The Call of the Shofar
I’m so pleased to be back in town and at our synagogue following my incredible Sabbatical in Israel, and I hope you’ve had a wonderful summer. I’m looking forward to reconnecting with you over the upcoming holidays.
We’re just about halfway through the month of Elul, which means that our shofarot have been getting some exercise. Those whose spiritual practice includes morning prayers, Shacharit, have heard tekiyah, shevarim, teru’ah, tekiyah gedolah each weekday for the last 2 weeks, and these blasts will take us right until the day before Erev Rosh HaShanah. We’ll then sound 100 notes during the morning service of Rosh HaShanah (but only on the 2nd day this year, because we don’t use the shofar on Shabbat), and we’ll get one final blast at the conclusion of Yom Kippur.
We’re familiar with this pattern. It accompanies us each year.
I have to tell you, though: I got surprised by a shofar in July! And I’m not talking about someone trying to sell me one in a gift shop in Jerusalem, although that also happened. This shofar, tooting loudly and rather angrily, was part of the nightly political protests in Israel. Amidst chants of “de-mo-crat-yah” (“democracy!”) and drum circles and whistles; amidst the megaphones; amidst the water cannons aimed at protesters; the blast of the shofar rang loud and clear. Tekiyah, shevarim, teru’ah, tekiyah gedolah. I found it so very poignant to see a shofar—to hear a shofar—in this context, because we know what the shofar is meant to do: it’s meant to wake us up out of our spiritual slumber and get us back on the path of justice and righteousness. The protesters are trying to do the very same thing—awaken all who will listen, and perhaps even those who disagree vehemently, to maintain the balance of powers in Israeli government, the very foundation of democracy in the Jewish State.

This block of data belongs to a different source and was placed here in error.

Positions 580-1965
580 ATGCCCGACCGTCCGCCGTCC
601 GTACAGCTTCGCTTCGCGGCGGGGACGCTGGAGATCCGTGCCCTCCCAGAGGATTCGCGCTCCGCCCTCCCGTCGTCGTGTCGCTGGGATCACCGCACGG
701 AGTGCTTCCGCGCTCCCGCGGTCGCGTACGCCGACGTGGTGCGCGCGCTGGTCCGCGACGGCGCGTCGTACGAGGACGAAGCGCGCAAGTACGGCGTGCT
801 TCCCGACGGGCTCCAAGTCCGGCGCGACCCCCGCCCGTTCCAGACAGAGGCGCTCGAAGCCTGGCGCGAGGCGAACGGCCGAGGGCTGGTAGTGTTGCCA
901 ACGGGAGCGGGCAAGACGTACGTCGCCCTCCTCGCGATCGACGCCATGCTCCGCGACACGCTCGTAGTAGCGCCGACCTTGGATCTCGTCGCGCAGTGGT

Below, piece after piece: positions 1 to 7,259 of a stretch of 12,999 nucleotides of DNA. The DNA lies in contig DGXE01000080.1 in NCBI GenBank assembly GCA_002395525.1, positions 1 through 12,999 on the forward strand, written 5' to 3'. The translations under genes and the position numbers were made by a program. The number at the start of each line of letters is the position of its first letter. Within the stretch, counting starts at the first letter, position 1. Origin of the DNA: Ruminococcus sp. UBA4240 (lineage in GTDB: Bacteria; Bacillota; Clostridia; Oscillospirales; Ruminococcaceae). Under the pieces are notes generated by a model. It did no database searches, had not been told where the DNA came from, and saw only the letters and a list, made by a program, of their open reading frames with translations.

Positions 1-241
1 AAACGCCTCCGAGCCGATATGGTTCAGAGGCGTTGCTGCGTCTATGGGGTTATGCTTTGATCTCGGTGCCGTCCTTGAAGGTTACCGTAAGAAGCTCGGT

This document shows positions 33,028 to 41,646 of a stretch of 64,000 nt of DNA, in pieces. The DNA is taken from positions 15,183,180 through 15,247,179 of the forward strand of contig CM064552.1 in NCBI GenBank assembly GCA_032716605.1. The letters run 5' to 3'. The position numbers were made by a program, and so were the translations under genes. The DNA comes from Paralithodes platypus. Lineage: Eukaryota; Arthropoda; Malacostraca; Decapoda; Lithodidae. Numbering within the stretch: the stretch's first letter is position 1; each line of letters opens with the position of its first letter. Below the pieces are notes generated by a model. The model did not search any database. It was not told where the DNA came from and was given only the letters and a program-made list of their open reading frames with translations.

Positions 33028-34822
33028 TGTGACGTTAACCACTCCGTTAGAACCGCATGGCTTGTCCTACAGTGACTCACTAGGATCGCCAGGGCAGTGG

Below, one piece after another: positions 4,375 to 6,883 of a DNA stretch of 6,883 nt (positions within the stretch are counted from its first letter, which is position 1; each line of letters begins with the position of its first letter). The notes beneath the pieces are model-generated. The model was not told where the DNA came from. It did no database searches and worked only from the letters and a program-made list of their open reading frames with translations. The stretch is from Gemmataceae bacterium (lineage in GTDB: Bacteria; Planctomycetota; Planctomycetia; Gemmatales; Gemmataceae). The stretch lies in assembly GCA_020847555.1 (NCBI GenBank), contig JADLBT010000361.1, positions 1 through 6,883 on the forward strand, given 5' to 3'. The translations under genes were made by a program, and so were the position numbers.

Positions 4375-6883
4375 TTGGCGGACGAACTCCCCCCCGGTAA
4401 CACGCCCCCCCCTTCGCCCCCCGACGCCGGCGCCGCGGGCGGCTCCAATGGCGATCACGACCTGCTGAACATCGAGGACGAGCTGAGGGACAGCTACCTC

At every chance I got, I asked Israelis what they think will happen. For the time being, not much. The governing coalition continues to dig their heels into this so-called judicial reform, and huge percentages of Israelis fear that this will be the end of democracy. Eventually, they hope, the coalition will crumble and the country will head to the polls again, and perhaps there will be different outcome. There’s not much silver lining these days, unfortunately.
I’ll be sharing more reflections on this situation over the holidays, which I feel privileged to have witnessed with my own eyes and ears over this summer. In the meantime, let us—like these passionate Israelis—lean in to the call of the shofar and try to discern the justice we must pursue, both inside ourselves and in the world around us.
I wish each of us L’Shanah Tovah Tikateivu, that each of us and those we love be inscribed and sealed in the Book of Life for this coming year.
Rabbi Ita Paskind